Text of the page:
‘ “It was a dark and stormy night…” The cliché line was written in font reminiscent of a typewriter’s singular offering, with a deliberate smudge of the printed words for added authenticity. The otherwise blank sheet of paper was wrapped around the platen of the typewriter cake* from the iconic Australian Women’s Weekly Children’s Birthday Cake Book, with pastel icing of sage green and peachy creme, mint slice platen knobs, liquorice typebars, a musk stick space bar and keys of multi-coloured smarties. The aspiring author blew the candles and made her usual wish of publication before slicing through the cake as party guests whooped and cheered. That was me, Mek, 80s tragic, birthday cake baker, engineer, and increasingly, adopter of the label ‘writer’ as one of the many facets of my identity…’
That was a snippet of my 500-word statement that formed part of my application for a university course that has been on my radar for quite a while. Time and just the right amount of courage, trust in the universe and suspension of too much thought inspired me into a flurry of activity a few weeks before the submission date late last year. I spoke to others who had done the course, confirmed to myself it was really what I wanted to do (sheer excitement and energy at the thought of it was enough confirmation), and knuckled down to do the best I could in the written submission.
I faced IT hurdles, the mind-bending challenge of a verbal and quantitative reasoning test which turns out I probably didn’t need to do but aced regardless, and the necessity to truly back myself in presenting my writing for scrutiny.
One of the greatest challenges I have faced in pursuing my love of writing is the at times crippling imposter syndrome which is heightened by my very wobbly grasp of English grammar and the fact that a lot of the writing rules and conventions in my tool kit are those I picked up from reading and a feeling in my waters, rather than a formal education in these areas; and don’t get me started on my insecurities around pronunciations of words (minutiae? minushee? minuteeyay?). A further symptom of the insidious syndrome has been the niggling voice that brings to question why I write, what I could possibly give a reader in the way that books have given so much to me and other crap in that vein. Thanks in large part to blogging and having a space to practice and fumble and sometimes watch in wonder as something far greater than me brings words to life through me, symptoms of imposter syndrome have been alleviated, that niggling voice has been quietened and my writing voice has emerged.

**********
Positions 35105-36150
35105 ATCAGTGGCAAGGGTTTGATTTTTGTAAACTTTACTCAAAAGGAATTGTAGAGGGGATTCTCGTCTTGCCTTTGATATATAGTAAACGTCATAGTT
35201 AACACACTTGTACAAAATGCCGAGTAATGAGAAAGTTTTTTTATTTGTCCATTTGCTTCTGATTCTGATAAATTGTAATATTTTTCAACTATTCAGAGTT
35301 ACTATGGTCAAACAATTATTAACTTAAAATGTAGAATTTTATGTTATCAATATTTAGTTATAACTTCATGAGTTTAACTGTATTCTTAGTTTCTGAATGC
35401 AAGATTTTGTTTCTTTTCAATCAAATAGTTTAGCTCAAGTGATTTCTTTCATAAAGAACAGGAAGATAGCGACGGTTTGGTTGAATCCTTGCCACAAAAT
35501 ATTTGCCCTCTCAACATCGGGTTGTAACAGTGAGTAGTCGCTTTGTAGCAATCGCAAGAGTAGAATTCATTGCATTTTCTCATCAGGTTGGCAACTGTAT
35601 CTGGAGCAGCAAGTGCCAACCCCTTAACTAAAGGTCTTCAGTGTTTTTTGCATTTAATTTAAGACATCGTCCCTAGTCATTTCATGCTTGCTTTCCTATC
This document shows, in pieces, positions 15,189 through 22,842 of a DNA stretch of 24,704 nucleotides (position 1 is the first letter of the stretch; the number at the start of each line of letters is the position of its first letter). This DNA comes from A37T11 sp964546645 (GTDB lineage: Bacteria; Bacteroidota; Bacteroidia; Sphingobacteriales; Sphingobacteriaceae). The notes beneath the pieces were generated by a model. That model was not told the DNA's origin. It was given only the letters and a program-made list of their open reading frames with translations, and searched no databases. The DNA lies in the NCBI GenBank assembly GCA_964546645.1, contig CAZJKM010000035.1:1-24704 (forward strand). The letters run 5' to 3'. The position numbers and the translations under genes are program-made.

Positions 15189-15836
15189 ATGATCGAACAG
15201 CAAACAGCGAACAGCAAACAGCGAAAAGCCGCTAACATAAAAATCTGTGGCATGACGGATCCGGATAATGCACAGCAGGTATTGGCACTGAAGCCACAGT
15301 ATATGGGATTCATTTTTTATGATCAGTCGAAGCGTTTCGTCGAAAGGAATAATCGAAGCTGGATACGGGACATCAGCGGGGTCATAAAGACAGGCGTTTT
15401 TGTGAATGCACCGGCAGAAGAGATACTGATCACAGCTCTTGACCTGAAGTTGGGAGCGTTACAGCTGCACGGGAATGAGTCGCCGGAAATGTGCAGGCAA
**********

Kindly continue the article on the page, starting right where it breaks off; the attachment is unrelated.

In the early weeks of new motherhood in 2014 when I started this blog, I chose the tagline ‘a place to practice the craft’ and my experience of blogging has lived up to that. I am grateful for the safe and welcoming space it has been (and still is, but limited by my infrequent visits to my own and other blogs in the last year or so), and for finding a writing community that has enriched not only my writing but my life. I have made a lot of friends through blogging, some of whom have crossed communication platforms from WordPress to Instagram to Viber to text messaging and in the case of one friend, occasional lunches (in real life!) after having established that we not only both work in Melbourne but in fact on the same street (and at one time indirectly for the same employer).
Well, this is my rambling way of saying thank you to all who have helped me along this journey, both online and off and to celebrate the fact that 5 and a half years on from starting this blog, that baby who sometimes slept in my arms while I tapped away on my computer is days away from starting school and his mamma is about to go back to university, undertaking the Associate Degree in Professional Writing and Editing at RMIT!
If you’d like to read more, here are samples of writing I pulled off this blog for my application: